Two Sundays ago I said farewell to meat with the last Bach cantata before Lent (during which time none was performed in Leipzig, though there's the odd one from earlier days) - 'Sehet, wir gehen hinauf', BWV 159, with its searing anticipation of the Passion. The next evening at the Warburg Institute we walked with Dante and Virgil across the frozen lake of Antenora, where traitors to their country or party are stuck, before encountering Satan at the bottom and emerging to start the climb to Purgatory.
Dr. Scafi and Professor Took had selected lines 1-90 of Canto 33, the awful tale of Count Ugolino's starvation in a tower along with his sons, and 20-69 of Inferno's final Canto, witnessing the 'emperor of this dolorous kingdom' with the supreme traitors in his three mouths, before reading the final description of the return to the 'bright world'.
Ugolino's narrative has no light in it, none at all. Dante condemns both the Count, facing the catastrophic consequences of his betrayal for young lives - those of his own offspring - and Pisa, 'shame of the peoples of the lovely land...For if Count Ugolino was reported to have betrayed your fortresses, you should not have put his sons on such a cross'. Ugolino will not look at his boys in their ultimate trial; he is like all souls in hell, cursing everything, angry with themselves, 'not transitive but reflexive' (Took); we understood his ambiguous last line - ''Poscia, più che 'l dolor poté 'l digiuno', 'Then fasting had more power than grief' - to imply that he succumbed to eating the bodies of his sons, though it could mean he simply died.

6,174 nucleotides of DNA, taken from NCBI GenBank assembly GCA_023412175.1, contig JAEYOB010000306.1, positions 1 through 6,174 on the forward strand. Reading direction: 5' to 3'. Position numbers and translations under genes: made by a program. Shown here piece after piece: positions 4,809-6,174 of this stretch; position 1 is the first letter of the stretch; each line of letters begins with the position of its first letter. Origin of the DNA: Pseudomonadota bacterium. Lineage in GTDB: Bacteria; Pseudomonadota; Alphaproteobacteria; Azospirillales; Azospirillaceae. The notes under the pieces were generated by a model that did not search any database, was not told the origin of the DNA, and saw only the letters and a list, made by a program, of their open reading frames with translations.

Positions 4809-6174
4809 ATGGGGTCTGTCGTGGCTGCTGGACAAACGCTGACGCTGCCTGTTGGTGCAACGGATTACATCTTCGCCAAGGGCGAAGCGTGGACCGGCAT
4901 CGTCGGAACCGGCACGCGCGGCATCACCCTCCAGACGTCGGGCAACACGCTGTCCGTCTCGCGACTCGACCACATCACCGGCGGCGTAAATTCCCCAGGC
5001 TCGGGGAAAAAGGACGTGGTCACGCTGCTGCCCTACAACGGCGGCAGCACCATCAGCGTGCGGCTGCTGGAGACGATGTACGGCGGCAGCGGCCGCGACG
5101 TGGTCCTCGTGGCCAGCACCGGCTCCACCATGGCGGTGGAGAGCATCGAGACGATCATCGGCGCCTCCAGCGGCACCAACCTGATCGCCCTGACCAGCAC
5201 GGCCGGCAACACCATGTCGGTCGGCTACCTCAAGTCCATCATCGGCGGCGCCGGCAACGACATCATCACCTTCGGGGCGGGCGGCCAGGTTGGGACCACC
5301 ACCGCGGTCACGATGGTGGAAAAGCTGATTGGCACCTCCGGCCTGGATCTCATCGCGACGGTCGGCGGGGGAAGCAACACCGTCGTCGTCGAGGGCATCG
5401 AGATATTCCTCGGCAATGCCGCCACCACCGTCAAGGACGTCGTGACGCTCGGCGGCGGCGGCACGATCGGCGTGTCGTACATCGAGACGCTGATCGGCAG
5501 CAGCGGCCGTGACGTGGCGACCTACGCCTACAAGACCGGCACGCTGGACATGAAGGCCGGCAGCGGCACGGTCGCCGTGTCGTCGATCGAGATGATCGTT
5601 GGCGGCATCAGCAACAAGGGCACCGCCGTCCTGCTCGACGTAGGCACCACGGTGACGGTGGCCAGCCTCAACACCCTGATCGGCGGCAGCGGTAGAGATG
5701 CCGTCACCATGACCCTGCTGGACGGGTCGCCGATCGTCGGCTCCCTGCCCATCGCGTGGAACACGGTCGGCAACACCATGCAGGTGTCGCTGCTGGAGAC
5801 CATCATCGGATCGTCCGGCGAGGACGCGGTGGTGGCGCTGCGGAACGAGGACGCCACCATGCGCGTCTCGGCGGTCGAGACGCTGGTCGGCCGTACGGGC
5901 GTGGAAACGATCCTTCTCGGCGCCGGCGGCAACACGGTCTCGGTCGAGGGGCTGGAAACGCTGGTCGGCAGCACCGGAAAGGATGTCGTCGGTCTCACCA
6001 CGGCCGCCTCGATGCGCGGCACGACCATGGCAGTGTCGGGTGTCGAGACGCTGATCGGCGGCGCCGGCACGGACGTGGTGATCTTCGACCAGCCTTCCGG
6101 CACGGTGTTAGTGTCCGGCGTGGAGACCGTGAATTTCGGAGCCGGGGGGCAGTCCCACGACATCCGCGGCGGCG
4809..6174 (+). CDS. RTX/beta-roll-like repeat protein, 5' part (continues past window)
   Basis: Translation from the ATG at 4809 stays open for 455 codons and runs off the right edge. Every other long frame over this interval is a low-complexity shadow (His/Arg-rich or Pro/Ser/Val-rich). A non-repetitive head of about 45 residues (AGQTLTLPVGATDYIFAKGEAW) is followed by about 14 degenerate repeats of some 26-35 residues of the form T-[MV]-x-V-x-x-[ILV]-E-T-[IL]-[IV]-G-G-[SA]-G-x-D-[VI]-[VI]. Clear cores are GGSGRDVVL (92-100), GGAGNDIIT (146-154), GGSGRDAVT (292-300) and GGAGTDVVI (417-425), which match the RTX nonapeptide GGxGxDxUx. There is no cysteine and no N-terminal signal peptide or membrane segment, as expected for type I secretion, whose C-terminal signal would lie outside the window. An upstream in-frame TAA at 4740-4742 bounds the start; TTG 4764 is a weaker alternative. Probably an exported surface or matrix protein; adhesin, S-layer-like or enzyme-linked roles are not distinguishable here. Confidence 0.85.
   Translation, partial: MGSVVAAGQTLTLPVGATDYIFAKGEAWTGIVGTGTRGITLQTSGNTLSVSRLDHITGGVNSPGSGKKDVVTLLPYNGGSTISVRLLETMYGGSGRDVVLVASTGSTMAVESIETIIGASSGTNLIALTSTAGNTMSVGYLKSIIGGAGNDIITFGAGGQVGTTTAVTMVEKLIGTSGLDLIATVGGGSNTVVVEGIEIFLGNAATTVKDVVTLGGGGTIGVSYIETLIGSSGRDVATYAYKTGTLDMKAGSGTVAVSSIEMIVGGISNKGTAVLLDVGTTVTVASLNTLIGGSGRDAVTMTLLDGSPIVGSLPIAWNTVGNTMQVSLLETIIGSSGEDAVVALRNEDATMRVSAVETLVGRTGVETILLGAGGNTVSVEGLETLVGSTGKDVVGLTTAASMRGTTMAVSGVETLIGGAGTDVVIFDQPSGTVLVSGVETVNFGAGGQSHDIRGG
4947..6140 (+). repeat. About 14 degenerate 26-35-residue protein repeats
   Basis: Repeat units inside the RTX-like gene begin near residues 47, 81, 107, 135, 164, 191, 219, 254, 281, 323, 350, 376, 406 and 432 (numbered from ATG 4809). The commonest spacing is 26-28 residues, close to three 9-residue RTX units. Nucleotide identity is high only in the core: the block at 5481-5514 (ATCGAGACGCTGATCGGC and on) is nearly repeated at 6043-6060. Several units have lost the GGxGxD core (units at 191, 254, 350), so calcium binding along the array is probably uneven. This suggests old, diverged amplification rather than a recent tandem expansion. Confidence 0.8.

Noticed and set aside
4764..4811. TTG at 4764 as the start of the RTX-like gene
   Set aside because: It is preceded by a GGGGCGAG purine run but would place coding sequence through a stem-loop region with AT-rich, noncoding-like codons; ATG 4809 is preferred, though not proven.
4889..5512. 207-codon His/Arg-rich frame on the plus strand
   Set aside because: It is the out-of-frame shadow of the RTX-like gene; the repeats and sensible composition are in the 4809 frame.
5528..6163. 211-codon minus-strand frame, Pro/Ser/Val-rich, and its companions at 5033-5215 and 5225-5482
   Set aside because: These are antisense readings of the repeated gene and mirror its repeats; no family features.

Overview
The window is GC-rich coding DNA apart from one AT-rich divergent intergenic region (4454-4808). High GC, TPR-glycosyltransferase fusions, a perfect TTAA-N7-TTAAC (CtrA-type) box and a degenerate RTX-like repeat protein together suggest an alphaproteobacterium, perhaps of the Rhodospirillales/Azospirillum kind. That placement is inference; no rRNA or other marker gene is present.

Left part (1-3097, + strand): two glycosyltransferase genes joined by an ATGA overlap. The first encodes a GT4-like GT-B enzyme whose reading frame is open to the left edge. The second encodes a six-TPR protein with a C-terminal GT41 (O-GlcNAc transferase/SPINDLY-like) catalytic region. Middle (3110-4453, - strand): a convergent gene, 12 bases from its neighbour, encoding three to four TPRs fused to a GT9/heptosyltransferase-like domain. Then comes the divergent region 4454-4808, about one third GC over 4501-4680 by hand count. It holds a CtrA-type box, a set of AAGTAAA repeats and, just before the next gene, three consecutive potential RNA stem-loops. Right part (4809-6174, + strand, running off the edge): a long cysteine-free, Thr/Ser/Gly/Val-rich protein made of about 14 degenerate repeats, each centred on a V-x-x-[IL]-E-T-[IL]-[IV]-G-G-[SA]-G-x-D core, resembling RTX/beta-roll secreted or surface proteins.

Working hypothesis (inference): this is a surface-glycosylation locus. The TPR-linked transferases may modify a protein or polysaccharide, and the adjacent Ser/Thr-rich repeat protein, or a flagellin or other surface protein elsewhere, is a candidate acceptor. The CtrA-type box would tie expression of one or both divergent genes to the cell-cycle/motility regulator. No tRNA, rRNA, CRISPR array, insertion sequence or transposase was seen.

I was fascinated by the idea that the near-bottom of hell is not fire and brimstone, but ice, an atmosphere almost still but for the beating of Satan's terrible wings. Once we have reached the existential limits - 'Io non mori' e non rimasi vivo', 'I did not die, and I did not remain alive' - and witnessed the giant with Brutus, Cassius and Judas in his maws,
'we have seen everything - nothingness, no more to see...This is the turning place, the ontological fulcrum' (Took).
This coming Monday, after a fortnight's break, we are promised an investigation into 'the moral structure of Purgatory'. I have my second volume of the Durling dual-language Divina Commedia in readiness, and I'm just filling in the gaps of the first.
There is awfulness at the heart of Bach's BWV 159, but this setting of Christ on the cross's 'It is accomplished', 'Es ist vollbracht' (seen above on the monument I came across in suburban Bamberg last January), is consoling rather than a heartbroken treatment, most famously rendered in the alto's aria of the St John Passion. In the opening number, the bass-baritone Jesus' dialogue with the soul attributes the string halos around the voices differently to the comparable passage in the St Matthew Passion. It's good to hear the familiar chorale 'O sacred head so wounded' here, too. But the big aria with austerely beautiful oboe obbligato is the thing, and so beautifully sung by Philippe Huttenlocher on my companionable Rilling set. There's a Fischer-Dieskau recording, by the way, but it's much too slow.